Ann Rinaldi and The Coffin Quilt by sT9X7LEy


									Ann Rinaldi and
The Coffin Quilt
By: Kennedy Boyce, Darlena
Poling, and Brittany Keesling
                   The Coffin Quilt
 “Fanny McCoy has lived with fear
  and anger ever since that day in
  1878 when a dispute with the
  Hatfields over the ownership of a
  few pigs set her family on a path
  of hatred and revenge. From that
  day forward, the Hatfields and
  McCoys have operated not within
  the law but within mountain codes
  of their own making. In 1822,
  when Fanny’s sister Roseanne
  runs off with young Johnse
  Hatfield, the hatred between the
  two clans explodes. As the
  killings, abductions, and
  heartbreak escalate bitterly and
  senselessly, Fanny, the sole voice
  of reason, realizes that she is
  powerless to stop the fighting and
  must learn to rise above the petty
  natures of her family and
  neighbors and to find her own way
  out of the hatred.”
 Quoted from the back of the book.
    What Really Is A Coffin Quilt?
   “Coffin Quilts date from the days when people were rubbing up against
    death all the time, so it was treated a little more matter-of-factly than it is
    today. As with most other types of patchwork quilt, they appear to have
    originally been an American invention.
   They were usually done in somber shades of grey or brown and consisted
    of a plain center (the graveyard) surrounded by either pieced blocks (star,
    nine-patch, etc.) or by appliques such as a picket fence. These quilts were
    sometimes also embroidered with vines, flowers, and other funerary
   Now for the fun part: Appliques in the shape of toe-pincher coffins, each
    embroidered with the name of a family member, were loosely basted on the
    quilt’s border. When a relative died, the coffin bearing his/her name was
    removed and sewed permanently in the center or graveyard area, along
    with the date of death.
   Yeah, that’d be a hoot, wouldn’t it? Going to visit Aunt Agatha and seeing
    the little coffin with your name on it, just waiting….
   Anyway, if you like to quilt (or would like to learn–it’s truly less daunting than
    you think), this would be a fun project. It’s nicely morbid, but can claim real
    historical roots if anyone complains. Depending upon your skill level you
    can choose a simple block (stick with squares or triangles that make up
    squares, like Churn Dash) or can go nuts with the appliques and make your
    own cemetery, complete with wrought-iron gates.”
                        Just a little history
   The Hatfield and the McCoy feud involved two families of the West Virginia-
       Kentucky backcountry along the Tug Fork River, off Big Sandy River

                                  The McCoys
   lived on the Kentucky side of the Tug Fork (a tributary of the Big Sandy
   fighting for the Union, McCoys were led by Randolph “Ole Ran’l”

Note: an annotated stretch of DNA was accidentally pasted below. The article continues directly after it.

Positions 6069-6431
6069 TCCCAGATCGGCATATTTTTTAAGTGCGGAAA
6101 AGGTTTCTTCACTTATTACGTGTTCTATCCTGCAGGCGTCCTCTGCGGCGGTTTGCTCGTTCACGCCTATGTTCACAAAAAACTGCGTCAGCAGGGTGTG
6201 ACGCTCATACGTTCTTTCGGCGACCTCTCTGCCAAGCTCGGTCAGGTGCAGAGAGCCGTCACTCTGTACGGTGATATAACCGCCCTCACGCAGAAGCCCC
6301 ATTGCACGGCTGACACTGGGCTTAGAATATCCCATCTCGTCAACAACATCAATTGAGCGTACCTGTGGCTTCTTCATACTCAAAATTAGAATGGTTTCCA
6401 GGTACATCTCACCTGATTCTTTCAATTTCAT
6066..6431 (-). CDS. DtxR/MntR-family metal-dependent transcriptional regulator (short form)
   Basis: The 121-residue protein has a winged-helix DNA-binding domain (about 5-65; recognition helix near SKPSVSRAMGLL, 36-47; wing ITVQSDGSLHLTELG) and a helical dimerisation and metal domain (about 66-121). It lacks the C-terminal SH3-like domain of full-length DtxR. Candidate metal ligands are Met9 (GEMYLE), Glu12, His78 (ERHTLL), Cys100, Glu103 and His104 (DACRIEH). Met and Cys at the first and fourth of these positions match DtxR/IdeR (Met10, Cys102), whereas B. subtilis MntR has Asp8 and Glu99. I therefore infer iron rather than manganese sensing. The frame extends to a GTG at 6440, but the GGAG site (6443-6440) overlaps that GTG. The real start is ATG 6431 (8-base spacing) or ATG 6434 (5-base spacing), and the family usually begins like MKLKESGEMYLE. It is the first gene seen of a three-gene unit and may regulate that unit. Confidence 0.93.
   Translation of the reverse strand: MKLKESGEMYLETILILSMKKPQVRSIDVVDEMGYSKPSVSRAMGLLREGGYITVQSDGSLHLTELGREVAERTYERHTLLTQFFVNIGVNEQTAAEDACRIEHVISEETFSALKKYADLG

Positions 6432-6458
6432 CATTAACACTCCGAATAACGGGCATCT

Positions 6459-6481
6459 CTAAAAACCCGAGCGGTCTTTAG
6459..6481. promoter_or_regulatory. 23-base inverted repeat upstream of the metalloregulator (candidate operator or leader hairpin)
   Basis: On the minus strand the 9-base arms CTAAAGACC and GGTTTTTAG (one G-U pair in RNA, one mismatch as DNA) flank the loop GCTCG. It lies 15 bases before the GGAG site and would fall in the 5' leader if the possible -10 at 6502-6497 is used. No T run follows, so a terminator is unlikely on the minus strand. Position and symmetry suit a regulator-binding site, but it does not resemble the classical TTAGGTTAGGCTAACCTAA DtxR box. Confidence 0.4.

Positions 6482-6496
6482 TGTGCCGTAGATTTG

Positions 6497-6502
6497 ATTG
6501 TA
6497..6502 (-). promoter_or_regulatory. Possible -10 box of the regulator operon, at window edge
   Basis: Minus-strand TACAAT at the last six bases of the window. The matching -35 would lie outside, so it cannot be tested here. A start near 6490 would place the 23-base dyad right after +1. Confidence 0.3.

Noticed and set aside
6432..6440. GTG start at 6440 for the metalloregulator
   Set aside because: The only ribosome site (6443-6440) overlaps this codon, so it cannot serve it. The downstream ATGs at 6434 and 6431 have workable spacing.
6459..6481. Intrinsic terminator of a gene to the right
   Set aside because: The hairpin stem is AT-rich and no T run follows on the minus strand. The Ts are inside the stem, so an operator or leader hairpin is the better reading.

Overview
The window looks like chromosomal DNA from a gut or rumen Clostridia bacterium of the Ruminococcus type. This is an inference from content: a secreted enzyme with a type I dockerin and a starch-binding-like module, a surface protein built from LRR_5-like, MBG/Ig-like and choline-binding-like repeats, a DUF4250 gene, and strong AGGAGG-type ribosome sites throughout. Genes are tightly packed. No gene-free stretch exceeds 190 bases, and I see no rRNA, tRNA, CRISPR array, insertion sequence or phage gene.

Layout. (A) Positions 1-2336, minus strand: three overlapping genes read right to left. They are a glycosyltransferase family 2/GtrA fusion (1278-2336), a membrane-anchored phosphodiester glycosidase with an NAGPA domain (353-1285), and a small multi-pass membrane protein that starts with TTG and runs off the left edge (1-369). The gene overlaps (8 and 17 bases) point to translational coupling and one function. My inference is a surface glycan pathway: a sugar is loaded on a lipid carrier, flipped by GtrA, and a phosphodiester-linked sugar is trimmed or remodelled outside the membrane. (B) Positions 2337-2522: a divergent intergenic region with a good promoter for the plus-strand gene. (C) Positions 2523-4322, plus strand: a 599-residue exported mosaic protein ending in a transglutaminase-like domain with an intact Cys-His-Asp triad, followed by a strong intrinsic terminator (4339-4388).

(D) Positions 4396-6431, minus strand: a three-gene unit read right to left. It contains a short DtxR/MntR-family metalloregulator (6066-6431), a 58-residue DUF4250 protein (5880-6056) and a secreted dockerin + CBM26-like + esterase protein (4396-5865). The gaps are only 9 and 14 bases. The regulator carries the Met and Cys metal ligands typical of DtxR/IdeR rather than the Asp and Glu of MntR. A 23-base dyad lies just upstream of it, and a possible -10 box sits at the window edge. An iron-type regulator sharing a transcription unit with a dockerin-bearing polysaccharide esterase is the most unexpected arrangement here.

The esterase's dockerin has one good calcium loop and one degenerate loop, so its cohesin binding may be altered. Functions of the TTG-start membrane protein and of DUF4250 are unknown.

McCoy [1852-1914]

                                     The Hatfields
   lived on the West Virginia side
   fighting for the Confederacy, Hatfields were led by William Anderson “Devil
    Anse” Hatfield [1839-1921]
   ”Devil Anse” Hatfield’s timbering operation was a source of wealth for his
    family, but he employed many non-Hatfields, and even hired Albert McCoy,
    Lorenzo Dow McCoy, and Selkirk McCoy
   --------------------------------------------------------------------------------
   both families were part of the first wave of pioneers to settle the Tug Valley
   both were involved in the manufacture and sale of moonshine
   both were involved in guerrilla activity during the American Civil War
                   How it Started
   According to historian, Michel Sellers, it began when a
    Hatfield wanted to marry a McCoy, but the clans
    disagreed and strife resulted. “Most people believe
    that the Hatfield-McCoy feud began with the death of
    Asa Harmon McCoy (Randall McCoy’s brother) on
    January 7, year unknown.” The uncle of Devil Anse,
    Jim Vance, and his “Wildcats” despised Hans Hall
    McCoy because he joined the Union army. Harmon
    had been discharged from the army early because of
    a broken leg: several nights after he returned home,
    he was murdered in a nearby cave.
   The 1st recorded instance of violence in the feud occurred
    after 1873 dispute about the ownership of a hog: Floyd
    Hatfield had it and Randolph McCoy said it was his. But the
    truth, the dispute was over property lines and the
    ownership of land. The pig was only in the fight because
    one family believed that since the pig was on their land,
    that meant it was theirs: the other side objected. The
    matter was taken to the local Justice of Peace, and the
    McCoys lost because of the testimony of Bill Staton, a
    relative of both families. The individual presiding was
    Anderson “Preacher Anse” Hatfield. In June 1880, Staton
    was killed by two McCoy brothers, Sam and Paris, who
    were alter acquitted on the grounds of self defense. But the
    court decided later on it was not self defense; it was first
    degree murder.
                  And More…
 The feud escalated after Roseanna McCoy began an
  affair with the Johnse Hatfield (Devil Anse’s son),
  leaving her family to live w/ the Hatfields in WV.
  Roseanna eventually returned to the McCoys, but
  when the couple tried to resume their relationship,
  Johnse Hatfield was kidnapped by the McCoys and
  was saved only when Roseanna made a desperate
  ride to alert Devil Anse Hatfield, who organized a
  rescue party.
 Despite what was seen as a betrayal of her family on
  his behalf, Johnse abandoned the pregnant
  Roseanna, marrying her cousin, Nancy McCoy in
  1881, instead.
        The Childhood of Ann Rinaldi
   Born in New York city
   Date: August 27, 1934
   Parents: Michael and Marcella Feis
   Marcella died soon after Ann’s birth so Ann lived w/ aunt & uncle in
   Claims that living w/ teenage cousins was the only happy part of